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Passionate about trying to create social justice in a time of crisis after the Black Plague, William Langland spent his entire life working on Piers Plowman, an epic study of the human quest for truth, justice, and community. The "A Version," the first and shortest of the three versions he crafted, is wonderfully relatable and completely teachable to a modern student audience. Piers Plowman is becoming ever more relevant to students and scholars in English studies. Perhaps because the poem involves culture, religion, community, and work and engages explicitly with the histories of government and popular revolt, this allegorical tale of a wandering Christian named "Will," searching for truth with the aid of a humble plowman named Piers, has found new critical and pedagogic life in the last 20 years. Currently there are no translations of the A-version of Piers Plowman in print, so readers, scholars and teachers have been longing for an affordable, student-centered translation. The apparatus includes a 30-page historical and critical introduction, footnotes, a bibliography, a note on translation theory and practice, and samplings of the original text in Middle English, with a guide to pronunciation of that language.
Piers Plowman is an extraordinary important document about the issues dramatically relevant to this day. It confronts poverty and inequity in 14th-century England and explores the need for virtue and social justice, encouraging its readers to create equality with open access for people of all classes and abilities. Though a Christian poem, Piers addresses issues of inclusivity, social responsibility and communal duty, as the poem’s protagonist wanders about the world, facing injustice and persecution as he looks for truth and salvation. Michael Calabrese, author of An Introduction to Piers Plowman and director of the Chaucer Studio’s Middle English recording of the poem, brings Piers Plowman to life for 21st-century students and for all readers interested in the history of society, virtue, faith and salvation.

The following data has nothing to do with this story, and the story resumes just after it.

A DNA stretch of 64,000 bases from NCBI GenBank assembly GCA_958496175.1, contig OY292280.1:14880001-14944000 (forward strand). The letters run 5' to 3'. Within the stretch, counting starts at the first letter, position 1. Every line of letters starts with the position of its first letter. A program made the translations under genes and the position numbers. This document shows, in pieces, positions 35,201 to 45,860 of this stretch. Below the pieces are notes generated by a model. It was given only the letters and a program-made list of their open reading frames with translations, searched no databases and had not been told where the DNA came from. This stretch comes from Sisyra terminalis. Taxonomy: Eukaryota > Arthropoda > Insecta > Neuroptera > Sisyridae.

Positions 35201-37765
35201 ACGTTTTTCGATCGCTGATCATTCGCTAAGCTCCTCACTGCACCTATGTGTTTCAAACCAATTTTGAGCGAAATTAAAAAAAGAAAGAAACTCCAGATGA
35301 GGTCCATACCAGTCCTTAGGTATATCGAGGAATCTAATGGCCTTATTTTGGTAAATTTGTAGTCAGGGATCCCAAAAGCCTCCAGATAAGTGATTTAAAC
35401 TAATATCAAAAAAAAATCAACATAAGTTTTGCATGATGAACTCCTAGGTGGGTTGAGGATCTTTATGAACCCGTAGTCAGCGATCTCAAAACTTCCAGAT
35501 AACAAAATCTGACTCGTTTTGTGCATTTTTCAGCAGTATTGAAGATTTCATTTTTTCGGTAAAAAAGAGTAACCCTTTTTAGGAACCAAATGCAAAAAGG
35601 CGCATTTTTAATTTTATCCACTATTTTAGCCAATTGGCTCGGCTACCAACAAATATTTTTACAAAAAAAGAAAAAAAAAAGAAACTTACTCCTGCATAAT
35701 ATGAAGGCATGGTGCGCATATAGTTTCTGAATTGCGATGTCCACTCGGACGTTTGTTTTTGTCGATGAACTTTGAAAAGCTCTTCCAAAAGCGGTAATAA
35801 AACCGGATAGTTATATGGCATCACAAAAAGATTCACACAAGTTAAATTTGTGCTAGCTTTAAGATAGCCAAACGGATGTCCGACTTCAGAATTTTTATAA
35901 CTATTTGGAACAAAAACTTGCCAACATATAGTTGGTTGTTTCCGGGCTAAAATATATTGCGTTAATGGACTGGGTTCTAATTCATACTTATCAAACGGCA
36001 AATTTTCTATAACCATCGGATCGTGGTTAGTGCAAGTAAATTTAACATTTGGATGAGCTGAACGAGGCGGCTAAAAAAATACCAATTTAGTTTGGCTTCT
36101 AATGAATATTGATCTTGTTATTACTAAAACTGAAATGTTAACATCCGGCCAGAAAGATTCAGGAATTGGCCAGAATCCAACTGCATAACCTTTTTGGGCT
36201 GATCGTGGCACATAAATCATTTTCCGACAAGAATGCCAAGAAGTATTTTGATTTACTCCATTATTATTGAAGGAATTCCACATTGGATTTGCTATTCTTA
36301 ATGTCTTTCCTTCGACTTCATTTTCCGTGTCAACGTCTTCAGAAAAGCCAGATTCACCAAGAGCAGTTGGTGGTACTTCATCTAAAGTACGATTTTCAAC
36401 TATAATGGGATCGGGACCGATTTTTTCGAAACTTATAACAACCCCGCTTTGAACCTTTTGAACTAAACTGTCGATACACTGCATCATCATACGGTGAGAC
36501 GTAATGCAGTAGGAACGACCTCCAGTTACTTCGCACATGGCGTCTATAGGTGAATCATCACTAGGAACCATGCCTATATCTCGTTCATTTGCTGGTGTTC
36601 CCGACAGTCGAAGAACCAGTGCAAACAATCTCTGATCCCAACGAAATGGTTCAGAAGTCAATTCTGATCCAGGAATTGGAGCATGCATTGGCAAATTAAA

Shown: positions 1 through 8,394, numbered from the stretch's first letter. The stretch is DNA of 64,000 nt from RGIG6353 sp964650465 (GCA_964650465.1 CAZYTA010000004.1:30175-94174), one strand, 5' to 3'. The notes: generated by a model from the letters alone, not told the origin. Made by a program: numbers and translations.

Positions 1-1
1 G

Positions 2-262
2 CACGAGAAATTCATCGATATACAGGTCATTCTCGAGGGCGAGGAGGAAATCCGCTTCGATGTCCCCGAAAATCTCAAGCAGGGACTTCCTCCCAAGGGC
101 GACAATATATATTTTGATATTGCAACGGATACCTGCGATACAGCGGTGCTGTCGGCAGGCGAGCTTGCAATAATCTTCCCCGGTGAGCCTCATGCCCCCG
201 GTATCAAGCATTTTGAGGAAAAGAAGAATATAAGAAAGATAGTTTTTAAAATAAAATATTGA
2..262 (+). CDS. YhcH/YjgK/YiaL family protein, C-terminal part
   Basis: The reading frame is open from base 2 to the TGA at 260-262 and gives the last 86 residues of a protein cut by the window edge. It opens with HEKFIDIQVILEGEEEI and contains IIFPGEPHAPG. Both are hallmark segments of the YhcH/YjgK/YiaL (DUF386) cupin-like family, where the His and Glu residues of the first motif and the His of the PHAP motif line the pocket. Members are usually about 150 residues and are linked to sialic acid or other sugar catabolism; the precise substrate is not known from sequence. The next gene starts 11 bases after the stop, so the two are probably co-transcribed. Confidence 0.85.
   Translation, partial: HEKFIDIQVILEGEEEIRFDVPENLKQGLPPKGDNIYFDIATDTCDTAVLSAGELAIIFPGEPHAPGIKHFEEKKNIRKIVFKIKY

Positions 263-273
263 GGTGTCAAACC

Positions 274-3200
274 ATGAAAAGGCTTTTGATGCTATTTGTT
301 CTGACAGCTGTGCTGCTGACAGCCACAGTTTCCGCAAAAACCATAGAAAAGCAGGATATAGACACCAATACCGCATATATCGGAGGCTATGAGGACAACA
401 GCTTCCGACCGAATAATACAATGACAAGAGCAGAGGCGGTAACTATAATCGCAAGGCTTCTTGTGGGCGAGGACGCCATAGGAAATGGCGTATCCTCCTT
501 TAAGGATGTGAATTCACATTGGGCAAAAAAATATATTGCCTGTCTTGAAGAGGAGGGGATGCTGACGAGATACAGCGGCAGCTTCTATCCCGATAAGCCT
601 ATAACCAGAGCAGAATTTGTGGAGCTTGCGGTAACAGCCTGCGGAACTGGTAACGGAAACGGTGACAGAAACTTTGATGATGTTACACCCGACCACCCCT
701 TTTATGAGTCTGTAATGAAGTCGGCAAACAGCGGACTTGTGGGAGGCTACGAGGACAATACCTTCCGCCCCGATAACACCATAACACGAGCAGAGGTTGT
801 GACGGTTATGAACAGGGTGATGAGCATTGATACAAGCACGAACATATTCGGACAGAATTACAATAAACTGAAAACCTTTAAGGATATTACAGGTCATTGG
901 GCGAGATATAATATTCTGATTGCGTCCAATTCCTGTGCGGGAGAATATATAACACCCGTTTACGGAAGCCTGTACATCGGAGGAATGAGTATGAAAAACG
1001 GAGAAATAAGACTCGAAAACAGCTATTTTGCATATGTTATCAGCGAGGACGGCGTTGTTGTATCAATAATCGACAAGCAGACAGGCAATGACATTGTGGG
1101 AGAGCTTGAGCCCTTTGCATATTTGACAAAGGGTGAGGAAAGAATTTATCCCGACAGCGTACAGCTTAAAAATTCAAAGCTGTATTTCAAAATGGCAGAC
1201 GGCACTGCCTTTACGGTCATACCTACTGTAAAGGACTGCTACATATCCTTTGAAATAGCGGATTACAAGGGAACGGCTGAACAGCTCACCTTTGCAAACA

Michael Calabrese is professor of english, California State University, Los Angeles, and author of An Introduction to Piers Plowman.
"Langland has offered us a truly Catholic consideration of the great struggle that is human existence, one that requires, first and foremost, God's grace, but also our cooperation."~Crisis Magazine
"Calabrese's translation of Piers Plowman is an admirable addition to the world of Langland's material archive, and one that I think will help students - particularly introductory ones - begin to work thoughtfully and to care about the poem."~Digital Philology
" Piers Plowman is a vertiable treasure trove of comments about fundamental ethics and morality at a difficult moment of time, the late fourteenth century...the new translation by Calabrese immediately invites one to restart our reading of this monumental text."~Mediaevistik
"A hugely entertaining, and inviting, romp through the earliest version of Langland's great Middle English poem. Calabrese's engaging approach will surely lure many students into the world of Piers Plowman, as is his primary, and urgent, intention. There is something very alive here that one will not find in many other places. Calabrese's book is a high point in this rich area of Piers Plowman's history."~Medieval Review
"Michael Calabrese's book satisfies a long-standing need for a modern, affordable, student-friendly translation of the A version of Piers Plowman. The volume is a concise introduction to Langland studies, translating the most accessible (and teachable) version of Piers and supplementing it with information useful to students."~Speculum